The Socceroos have already made waves in Qatar after the side called out the host nation’s human rights abuses last month, as FIFA entered the fray.

Australia’s soccer team took a united stand against the Middle Eastern nation in a video condemning its human rights record on the eve of the 2022 World Cup, which kicks off November 20.

Watch the world’s best footballers every week with beIN SPORTS on Kayo. LIVE coverage from Bundesliga, Ligue 1, Serie A, Carabao Cup, EFL & SPFL. New to Kayo? Start your free trial now >

Over 6,500 workers are believed to have died while building Qatar’s World Cup stadiums and there also deeply-held concerns about how gay fans will be treated during the tournament.

The video went viral — over 1.3 million views on Twitter as of writing — as 16 Socceroos stars read from a collective statement calling for “effective remedy” to Qatar’s human rights abuses.

However, Qatar organisers quickly hit back, claiming “no country is perfect”.

But a week on, FIFA’s leadership has called for teams to focus on the tournament rather than “allow football to be dragged into every ideological or political battle that exists.”

Sky News reported it had seen the letter from FIFA president Gianni Infantino and secretary-general Fatma Samoura calling for the focus to be on the football.

“Please, let‘s now focus on the football!” the pair wrote to the 32 teams.

“We know football does not live in a vacuum and we are equally aware that there are many challenges and difficulties of a political nature all around the world.

“But please do not allow football to be dragged into every ideological or political battle that exists.

“At FIFA, we try to respect all opinions and beliefs, without handing out moral lessons to the rest of the world.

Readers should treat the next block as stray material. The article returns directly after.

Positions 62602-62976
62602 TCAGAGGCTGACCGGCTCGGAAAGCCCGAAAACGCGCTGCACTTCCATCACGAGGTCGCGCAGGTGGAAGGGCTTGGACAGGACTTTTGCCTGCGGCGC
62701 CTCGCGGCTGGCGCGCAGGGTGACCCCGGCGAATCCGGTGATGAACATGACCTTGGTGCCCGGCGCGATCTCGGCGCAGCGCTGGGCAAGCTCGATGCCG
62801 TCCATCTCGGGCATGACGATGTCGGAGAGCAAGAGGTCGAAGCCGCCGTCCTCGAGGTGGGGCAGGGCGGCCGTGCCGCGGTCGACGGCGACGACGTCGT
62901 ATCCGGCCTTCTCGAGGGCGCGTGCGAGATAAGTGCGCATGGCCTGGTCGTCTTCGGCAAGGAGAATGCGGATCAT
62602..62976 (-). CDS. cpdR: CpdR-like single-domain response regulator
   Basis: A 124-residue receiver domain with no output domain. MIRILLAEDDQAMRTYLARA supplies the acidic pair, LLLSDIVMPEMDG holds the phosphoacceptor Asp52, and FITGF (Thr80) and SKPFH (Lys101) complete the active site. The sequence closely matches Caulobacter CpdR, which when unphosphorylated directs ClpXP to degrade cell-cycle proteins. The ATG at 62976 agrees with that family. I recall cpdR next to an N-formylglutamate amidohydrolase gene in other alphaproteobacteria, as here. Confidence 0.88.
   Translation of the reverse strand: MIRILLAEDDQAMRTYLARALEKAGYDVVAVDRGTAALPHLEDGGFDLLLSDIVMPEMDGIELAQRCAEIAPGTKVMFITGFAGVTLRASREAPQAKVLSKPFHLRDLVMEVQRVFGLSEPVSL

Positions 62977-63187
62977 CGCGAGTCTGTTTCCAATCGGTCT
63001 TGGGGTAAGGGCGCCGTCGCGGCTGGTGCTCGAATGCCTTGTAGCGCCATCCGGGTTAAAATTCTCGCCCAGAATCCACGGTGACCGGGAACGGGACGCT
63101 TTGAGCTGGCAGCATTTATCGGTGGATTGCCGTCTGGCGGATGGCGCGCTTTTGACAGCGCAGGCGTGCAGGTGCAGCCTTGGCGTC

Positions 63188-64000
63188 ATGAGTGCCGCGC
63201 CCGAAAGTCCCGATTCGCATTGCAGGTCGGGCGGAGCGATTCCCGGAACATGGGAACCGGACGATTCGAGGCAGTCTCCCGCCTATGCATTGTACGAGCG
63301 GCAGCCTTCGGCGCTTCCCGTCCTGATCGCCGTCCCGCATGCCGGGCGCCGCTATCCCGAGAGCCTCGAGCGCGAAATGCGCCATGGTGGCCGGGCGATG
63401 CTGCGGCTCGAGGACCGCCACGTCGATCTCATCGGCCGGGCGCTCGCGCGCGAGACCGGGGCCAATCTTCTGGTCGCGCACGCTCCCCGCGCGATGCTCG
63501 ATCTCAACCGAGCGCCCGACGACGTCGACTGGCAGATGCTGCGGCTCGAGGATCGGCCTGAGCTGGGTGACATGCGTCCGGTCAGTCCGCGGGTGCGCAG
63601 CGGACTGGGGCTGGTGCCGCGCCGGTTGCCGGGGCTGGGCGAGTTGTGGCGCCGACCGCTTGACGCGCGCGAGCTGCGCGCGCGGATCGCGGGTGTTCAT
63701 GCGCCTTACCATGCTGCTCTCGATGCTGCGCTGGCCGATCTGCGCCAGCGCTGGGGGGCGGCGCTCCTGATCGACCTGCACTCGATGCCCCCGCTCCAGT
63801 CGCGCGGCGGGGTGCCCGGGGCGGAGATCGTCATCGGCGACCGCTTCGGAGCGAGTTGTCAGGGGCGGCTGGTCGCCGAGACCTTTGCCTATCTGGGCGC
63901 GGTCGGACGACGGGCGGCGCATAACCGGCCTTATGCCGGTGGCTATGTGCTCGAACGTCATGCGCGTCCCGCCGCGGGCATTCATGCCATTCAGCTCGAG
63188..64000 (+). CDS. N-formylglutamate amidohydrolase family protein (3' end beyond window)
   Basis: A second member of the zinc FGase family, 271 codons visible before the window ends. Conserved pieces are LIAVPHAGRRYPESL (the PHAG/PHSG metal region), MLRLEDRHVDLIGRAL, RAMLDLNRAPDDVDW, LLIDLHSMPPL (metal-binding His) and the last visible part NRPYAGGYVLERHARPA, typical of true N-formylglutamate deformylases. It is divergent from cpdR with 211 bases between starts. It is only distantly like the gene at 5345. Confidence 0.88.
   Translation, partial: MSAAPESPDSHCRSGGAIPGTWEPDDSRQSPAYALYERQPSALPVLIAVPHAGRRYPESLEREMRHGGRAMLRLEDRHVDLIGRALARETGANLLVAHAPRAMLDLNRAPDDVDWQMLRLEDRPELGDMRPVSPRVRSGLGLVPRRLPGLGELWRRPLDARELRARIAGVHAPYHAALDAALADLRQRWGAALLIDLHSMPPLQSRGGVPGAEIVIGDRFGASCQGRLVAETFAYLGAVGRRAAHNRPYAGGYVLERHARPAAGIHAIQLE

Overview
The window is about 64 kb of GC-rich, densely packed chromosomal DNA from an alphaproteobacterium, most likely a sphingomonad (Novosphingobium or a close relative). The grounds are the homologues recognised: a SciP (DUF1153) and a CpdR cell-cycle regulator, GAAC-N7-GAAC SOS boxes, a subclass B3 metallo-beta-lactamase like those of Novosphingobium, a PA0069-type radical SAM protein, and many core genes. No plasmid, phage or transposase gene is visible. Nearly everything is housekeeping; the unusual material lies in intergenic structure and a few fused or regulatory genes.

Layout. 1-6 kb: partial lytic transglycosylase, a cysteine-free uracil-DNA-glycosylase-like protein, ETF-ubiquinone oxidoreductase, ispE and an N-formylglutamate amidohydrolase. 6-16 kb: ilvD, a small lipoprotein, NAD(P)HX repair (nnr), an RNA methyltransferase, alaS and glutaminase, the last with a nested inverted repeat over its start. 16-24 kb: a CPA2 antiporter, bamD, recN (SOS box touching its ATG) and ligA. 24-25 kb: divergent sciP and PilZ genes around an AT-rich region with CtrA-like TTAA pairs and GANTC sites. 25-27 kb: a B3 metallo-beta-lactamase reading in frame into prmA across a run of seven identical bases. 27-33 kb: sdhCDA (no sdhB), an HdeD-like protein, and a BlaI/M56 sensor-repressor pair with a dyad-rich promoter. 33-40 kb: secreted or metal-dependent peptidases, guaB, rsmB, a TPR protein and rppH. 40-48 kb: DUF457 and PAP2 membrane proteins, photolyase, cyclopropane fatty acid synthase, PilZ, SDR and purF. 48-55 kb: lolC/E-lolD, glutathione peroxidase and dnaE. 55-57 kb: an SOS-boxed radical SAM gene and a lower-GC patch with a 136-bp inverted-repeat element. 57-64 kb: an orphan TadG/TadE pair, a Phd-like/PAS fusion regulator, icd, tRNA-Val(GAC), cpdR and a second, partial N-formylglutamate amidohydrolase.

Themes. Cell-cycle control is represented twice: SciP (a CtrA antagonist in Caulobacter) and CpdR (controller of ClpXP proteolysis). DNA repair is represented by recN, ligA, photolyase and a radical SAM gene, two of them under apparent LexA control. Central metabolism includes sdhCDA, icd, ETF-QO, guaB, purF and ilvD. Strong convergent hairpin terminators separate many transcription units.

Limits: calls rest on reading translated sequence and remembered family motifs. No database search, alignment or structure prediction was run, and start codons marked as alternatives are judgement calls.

“One of the great strengths of the world is indeed its very diversity, and if inclusion means anything, it means having respect for that diversity. No one people or culture or nation is ‘better’ than any other.

“This principle is the very foundation stone of mutual respect and non-discrimination. And this is also one of the core values of football. So, please let‘s all remember that and let football take centre stage.”

The letter did not mention a request from several European nations to wear “One Love” armbands through the tournament. England and Wales said they would not follow any ban from FIFA.

The Australian players went viral for the video, taking a stand for the workers who died as well as LBTIQ+ community.

“Addressing these issues is not easy. And we do not have all the answers,” the Australian players said.

“We stand with FIFPro, the Building and Wood Workers International, and the International Trade Union Confederation, seeking to embed reforms and establish a lasting legacy in Qatar.

“This must include establishing a migrant resource centre, effective remedy for those who have been denied their rights, and the decriminalisation of all same-sex relationships.

“These are the basic rights that should be afforded to all and will ensure continued progress in Qatar … [and] a legacy that goes well beyond the final whistle of the 2022 FIFA World Cup.”

The Socceroos acknowledged that in the decade since winning hosting rights, the extremely conservative nation has implemented a number of reforms to improve conditions for migrant workers.

Nevertheless, the Australians said Qatar hosting the World Cup has “resulted in the suffering and the harm of countless of our fellow workers.”

Qatar responded 24 hours later via a FIFA World Cup spokesman.

“We have committed every effort to ensuring that this World Cup has had a transformative impact on improving lives,” the spokesman said.

“Protecting the health, safety, security, and dignity of every worker contributing to this World Cup is our priority.

“New laws and reforms often take time to bed in, and robust implementation of labour laws is a global challenge, including in Australia.

“No country is perfect, and every country — hosts of major events or not — has its challenges.”

However, the video was somewhat controversial with the likes of conservative commentator Piers Morgan blasting the video as “virtue-signalling”.

“Fine virtue-signalling words … presume you will now be boycotting the tournament? Or don’t you guys care THAT much?” Morgan tweeted.

“Either go and play football, or don’t go. Pretending you’re outraged by a country’s morality but then actively promoting the country is hypocritical.

“I find the faux moral outrage around ‘sports-washing’ increasingly irritating. If you want to make a moral stand, fine – do it properly & boycott the event/country that offends your morality. Or shut up and play sport.”

Leave a Reply

Your email address will not be published. Required fields are marked *